Our infrastructure is a major component of what keeps the national and state economies humming.
Sometimes we patch up roads, repair bridges, refortify tunnels. Sometimes we build new ones. In the short view, it’s cheaper to repair. In the long view, repairing almost always costs more than building something that’s newer, stronger, and better than what it’s replacing.
Infrastructure is a huge, complicated, contentious issue, and we’re not going to tackle that whole thing. Instead, let’s look at a specific example: the pothole.
We’ve put men on the Moon (which, from Earth, is filled with what looks like thousands of potholes), yet we haven’t found a cure for the common cold. Or invented a road that doesn’t break down.
We’ve all seen them, and most of us have experienced them. That sudden, bumpy dip your vehicle takes, the swerve to try avoiding one.
When water sets into the roadway, when we experience freeze-thaw cycles, when it’s extremely hot, and simply over time: these are the things that cause cracks, and then those cracks expand.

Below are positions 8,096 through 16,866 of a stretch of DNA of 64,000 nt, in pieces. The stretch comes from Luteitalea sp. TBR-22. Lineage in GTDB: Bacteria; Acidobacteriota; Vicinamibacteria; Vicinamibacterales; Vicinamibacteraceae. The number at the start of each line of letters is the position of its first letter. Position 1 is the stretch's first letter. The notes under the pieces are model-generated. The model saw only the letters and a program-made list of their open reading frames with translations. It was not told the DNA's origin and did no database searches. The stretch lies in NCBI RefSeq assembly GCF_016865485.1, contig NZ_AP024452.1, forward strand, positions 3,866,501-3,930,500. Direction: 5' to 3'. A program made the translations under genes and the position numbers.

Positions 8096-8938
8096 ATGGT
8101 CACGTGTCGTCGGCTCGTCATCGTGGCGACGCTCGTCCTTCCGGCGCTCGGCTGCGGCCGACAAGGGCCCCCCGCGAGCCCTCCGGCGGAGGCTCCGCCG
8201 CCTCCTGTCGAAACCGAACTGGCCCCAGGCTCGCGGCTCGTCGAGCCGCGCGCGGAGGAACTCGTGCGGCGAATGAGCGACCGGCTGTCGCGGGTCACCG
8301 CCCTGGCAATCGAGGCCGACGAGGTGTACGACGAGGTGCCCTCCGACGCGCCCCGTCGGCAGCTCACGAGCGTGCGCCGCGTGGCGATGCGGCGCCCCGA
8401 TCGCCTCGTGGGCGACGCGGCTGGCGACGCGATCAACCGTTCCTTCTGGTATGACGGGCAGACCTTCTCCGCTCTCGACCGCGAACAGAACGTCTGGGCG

Potholes happen. And at a great cost. The American Automobile Association estimates that drivers pay more than $6 billion annually to repair their vehicles from potholes alone. These include damage to alignment, shocks, struts, alignment, and tires.
Let’s not even go into the challenge of trying to get our pothole damage covered by insurance. The damage affects us all. Sometimes that results in a traffic jam from a vehicle broken down by a pothole. Sometimes that’s from the delay of a movement of freight due to the semi-truck needing emergency repair.
It’s a monumental problem, and one that’s much easier to see as an isolated incident than as a daily, costly problem affecting nearly everyone across the nation.
The website Pothole.info focuses on all things surrounding those nasty holes in the roadways. They have a profile of a polymer-modified asphalt, developed by Miami-based EZ Street, that’s “guaranteed to permanently repair potholes, utility cuts, overlays, and edge repairs in asphalt or concrete.”
Among the benefits, claims the company, is the ability to apply the product in water and in all weather conditions. State DOTs nationwide are using the product.
So, if we can’t yet invent the perfect road, we can at least prolong the need for major roadwork that slows the flow of traffic. And that seems like good news.